Tuesday, January 25, 2011

Film Appreciation - OUTATIME

This week in Film Appreciation, Jay Burleson shows the power of love for Back to the Future.

After my first viewing of Back to the Future, I found myself sitting in my mom's 1995 Ford Ranger, telling myself that it was equipped with a flux capacitor and that I would quickly be on my way to any time my mind could imagine. My fascination and love for Robert Zemeckis' Back to the Future has only grown since those childhood moments. From the iconic characters down to the wonderful music by Alan Silverstri, which I was known to randomly hum as a child, Back to the Future is all in all one of my most loved and admired films ever.

Out of all the films that have ever been made, I'm not sure one has any more heart or sheer charm than this wonderful picture. Directed by Zemeckis and starring Michael J. Fox, Christopher Lloyd, Crispin Glover, and Lea Thompson, BTTF tells the story of high schooler Marty McFly (Michael J. Fox) and his wide-eyed scientist friend Doctor Emmett Brown (played in such an endearing manor by the wonderful Christopher Lloyd) and details the predicament that young Marty finds himself in once he inadvertently sends himself back to 1955 in Doc Brown's newest invention: a time machine made out of a DeLorean. Marty becomes stuck in 1955, the same time that his very own parents are in high school, but could hardly be considered high school sweethearts. To make matters worse, the time machine is broken, and Marty's mom has the hots for him.

The only person Marty can turn to for help is a much younger (though not so much in terms of appearance) Doc Brown. Once the story hits this mark, Zemeckis and co-writer Bob Gale's script really kicks into high gear and what unfolds is pure entertainment.

Back to the Future is one of my favorite films for so many different reasons, it's chock-full of imaginative writing and wonderful characters, all of whom are portrayed near flawlessly by their respective actors. It has a wonderful heart and the excitement that the filmmakers had for the material really bleeds through on the screen. Michael J. Fox and Christopher Lloyd created iconic characters and performances with their work and continue to be quoted to this day. I can't count the number of times I've caught myself in a time paradox conversation based around events from the film, or heard a timely one liner from it dropped into casual conversation. It's a film that captured a generation's imagination and had such lasting power that it probably captured the next generation's as well.

One of my favorite parts of the entire story is that we are allowed to follow this adventure through the eyes of a teenage Marty. He's dealing with his hopeful music career and his ever advancing relationship with his girlfriend Jennifer, all relatable things, and now on top of all of that he's got a major time paradox on his hands. Poor Marty! Doc Brown is the perfect yin to Marty's yang and is one of the most lovable characters I've seen on film. I've always wondered how the Doc and Marty ever became friends, but the chemistry between the actors is so natural and enjoyable that this never distracts from viewing the movie. In fact, it's actually an afterthought, and that's a great testament to the performances that Fox and Lloyd turn in. The great characters aren't just limited to the Doc and Marty though, as Crispin Glover delivers such a realistic performance as Marty's bumbling and downright silly father, George, that I almost don't think Glover was acting at all. Thomas F. Wilson is great as the love-to-hate character of Biff Tannen, a real knucklehead who has the hots for Marty's mom back in 1955 as well as in present day 1985.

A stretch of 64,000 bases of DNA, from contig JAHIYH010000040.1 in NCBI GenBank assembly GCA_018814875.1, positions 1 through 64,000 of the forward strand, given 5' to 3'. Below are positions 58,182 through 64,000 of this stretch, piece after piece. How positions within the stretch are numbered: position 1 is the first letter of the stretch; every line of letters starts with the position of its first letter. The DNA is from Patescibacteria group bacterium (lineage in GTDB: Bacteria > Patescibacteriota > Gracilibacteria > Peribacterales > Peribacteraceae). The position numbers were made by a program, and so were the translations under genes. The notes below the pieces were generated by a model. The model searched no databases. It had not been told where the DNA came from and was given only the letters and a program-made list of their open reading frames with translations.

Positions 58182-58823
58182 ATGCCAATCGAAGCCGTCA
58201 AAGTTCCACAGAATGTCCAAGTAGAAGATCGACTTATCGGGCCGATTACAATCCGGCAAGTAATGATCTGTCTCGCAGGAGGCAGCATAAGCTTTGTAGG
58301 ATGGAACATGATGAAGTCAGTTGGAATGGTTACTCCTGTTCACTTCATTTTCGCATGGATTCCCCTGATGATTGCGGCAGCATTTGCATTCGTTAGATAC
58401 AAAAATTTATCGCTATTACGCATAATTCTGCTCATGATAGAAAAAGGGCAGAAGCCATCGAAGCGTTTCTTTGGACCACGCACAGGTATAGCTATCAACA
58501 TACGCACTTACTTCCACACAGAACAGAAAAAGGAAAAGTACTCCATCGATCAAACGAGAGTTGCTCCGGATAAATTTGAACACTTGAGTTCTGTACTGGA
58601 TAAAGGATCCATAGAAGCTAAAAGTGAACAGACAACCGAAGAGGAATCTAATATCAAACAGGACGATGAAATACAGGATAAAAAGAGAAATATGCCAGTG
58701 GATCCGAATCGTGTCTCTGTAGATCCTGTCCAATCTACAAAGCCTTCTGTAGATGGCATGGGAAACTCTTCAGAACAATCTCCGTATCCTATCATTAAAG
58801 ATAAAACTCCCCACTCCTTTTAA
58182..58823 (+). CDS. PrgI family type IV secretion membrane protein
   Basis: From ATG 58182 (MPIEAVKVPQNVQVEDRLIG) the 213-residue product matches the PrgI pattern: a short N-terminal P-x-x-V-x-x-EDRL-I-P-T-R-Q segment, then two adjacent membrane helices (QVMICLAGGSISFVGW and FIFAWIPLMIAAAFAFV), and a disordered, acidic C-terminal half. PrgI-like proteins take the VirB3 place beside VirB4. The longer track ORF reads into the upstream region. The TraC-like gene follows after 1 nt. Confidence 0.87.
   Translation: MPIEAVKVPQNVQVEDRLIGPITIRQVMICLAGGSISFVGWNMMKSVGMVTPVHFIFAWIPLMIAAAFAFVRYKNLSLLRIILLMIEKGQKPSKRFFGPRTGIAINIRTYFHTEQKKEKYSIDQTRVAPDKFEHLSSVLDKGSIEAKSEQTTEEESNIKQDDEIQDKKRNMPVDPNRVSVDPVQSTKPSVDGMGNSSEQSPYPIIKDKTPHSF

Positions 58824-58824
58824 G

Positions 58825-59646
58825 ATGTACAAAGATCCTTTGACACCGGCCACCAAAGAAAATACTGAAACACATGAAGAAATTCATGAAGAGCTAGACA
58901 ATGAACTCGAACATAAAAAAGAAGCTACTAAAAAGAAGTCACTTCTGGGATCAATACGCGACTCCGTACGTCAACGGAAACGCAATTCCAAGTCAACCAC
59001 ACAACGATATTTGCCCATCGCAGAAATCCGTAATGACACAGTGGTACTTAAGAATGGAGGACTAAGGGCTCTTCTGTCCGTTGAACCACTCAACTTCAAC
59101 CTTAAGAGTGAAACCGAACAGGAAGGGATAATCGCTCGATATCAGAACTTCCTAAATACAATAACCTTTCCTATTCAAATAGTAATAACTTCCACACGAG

Back to the Future is simply timeless. It doesn't matter if you saw the film in the cinema back in 1985 or you go and watch it for the first time today. Everyone has at one point let their imagination take them back to when their parents were young and wondered about their lives. This film is that simple premise times so much more when all the elements add up. If you've somehow lived your life up until this point without a viewing of Back to the Future, then you really should check it out. The trilogy is now available on Blu-ray!

Fun Facts:

Michael J. Fox was not the original choice for the character of Marty McFly. A few weeks worth of filming were completed with actor Eric Stolz in the now famous role. Things just weren't working out, and Fox stepped into the shoes (and behind the life preserver) to portray Marty.

The cinematography is provided by Dean Cundey, who also did the D.P. work on another of my all time favorite films, John Carpenter's 1978 horror masterpiece Halloween.

The film features music from Huey Lewis and the News, and Huey Lewis himself makes a cameo in the film as a judge for Marty's band in the opening 15 minutes of the film. He proclaims that Marty's music is "just too darn loud!"

It's rumored that one of the studio heads insisted upon naming the film "Spaceman from Pluto" because of the scene in which Marty crashed the DeLorean into a 1955 farmhouse and walks out wearing a biological suit.


  1. Another fun fact: this film features a painfully young Billy Zane as one of Biff's silent goons! It always surprises me when I see him standing there in Biff's shadow.

  2. i saw this in 1985, im very happy for that